As a solution I redefined \begin command to include a redefinition to \item as was before the change... This way the new environments that need the old item will find it as it was... The nested will "redefine the redefined after the redefinition" ->funny but truth... and it will work. The environments that not using \item, will not have problems (But that is a guess since I can not know the code of every environment and the possible conflicts with my hack)...

Result: Had to do it here, but I can not guarantee the non-danger of such hacks and I can understand anyone who will not accepted as good programming practice... I hope that he understands that this practice solves many problems of non latex experts with as less effort as possible... (Still not recomended to professionals :P )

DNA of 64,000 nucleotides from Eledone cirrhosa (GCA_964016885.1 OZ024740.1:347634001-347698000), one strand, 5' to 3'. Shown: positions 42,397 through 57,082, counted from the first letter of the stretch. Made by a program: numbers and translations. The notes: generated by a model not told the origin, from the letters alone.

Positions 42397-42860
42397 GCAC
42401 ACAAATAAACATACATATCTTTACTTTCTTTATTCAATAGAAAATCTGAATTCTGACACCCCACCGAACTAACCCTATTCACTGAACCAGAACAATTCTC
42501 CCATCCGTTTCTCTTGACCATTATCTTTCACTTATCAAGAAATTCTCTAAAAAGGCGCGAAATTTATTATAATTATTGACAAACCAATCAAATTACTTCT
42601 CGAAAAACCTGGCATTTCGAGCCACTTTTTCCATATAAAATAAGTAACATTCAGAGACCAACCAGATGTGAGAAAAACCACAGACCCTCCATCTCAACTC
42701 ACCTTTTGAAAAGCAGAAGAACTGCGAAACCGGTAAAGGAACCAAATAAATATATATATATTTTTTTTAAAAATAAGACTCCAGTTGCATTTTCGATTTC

If a list follows our environment it will redefine the item to it's original and so the newlist we made will not use the redefined command of item and will not break the line. In this case after the following \begin of the list in our description, we can add an empty \myitem[] but we will probably still find problems if the description list has more than one items...(not tested) So the above is simpler and better.

\documentclass{article}

\usepackage{enumitem}

\let\olditem=\item
\def\myitem[#1]{\olditem[#1\vspace{8pt}]}
\let\oldbegin\begin
\def\begin{\let\item\olditem\oldbegin}

\setlist[description]{%
before=\let\item\myitem,
labelindent=0em,
leftmargin=1.5em,
font={\large\bfseries},
style=nextline,
}

\begin{document}

test

\begin{description}
\item[Backgammon] One of the oldest known games, Backgammon was played
by the ancient Mesopotamians.
\item[Chess]
\begin{itemize}\myitem[]
\item First inside
\item Second inside
\end{itemize}
Newer than Backgammon with subtracted the factor of luck (as possible)

\begin{itemize}
\item First inside
\item Second inside
\end{itemize}
\begin{enumerate}
\item Numbered 1
\item Numbered two
\end{enumerate}
\begin{description}
\item[Nested In chess] test text
\begin{enumerate}
\item Numbered 1
\item Numbered two
\end{enumerate}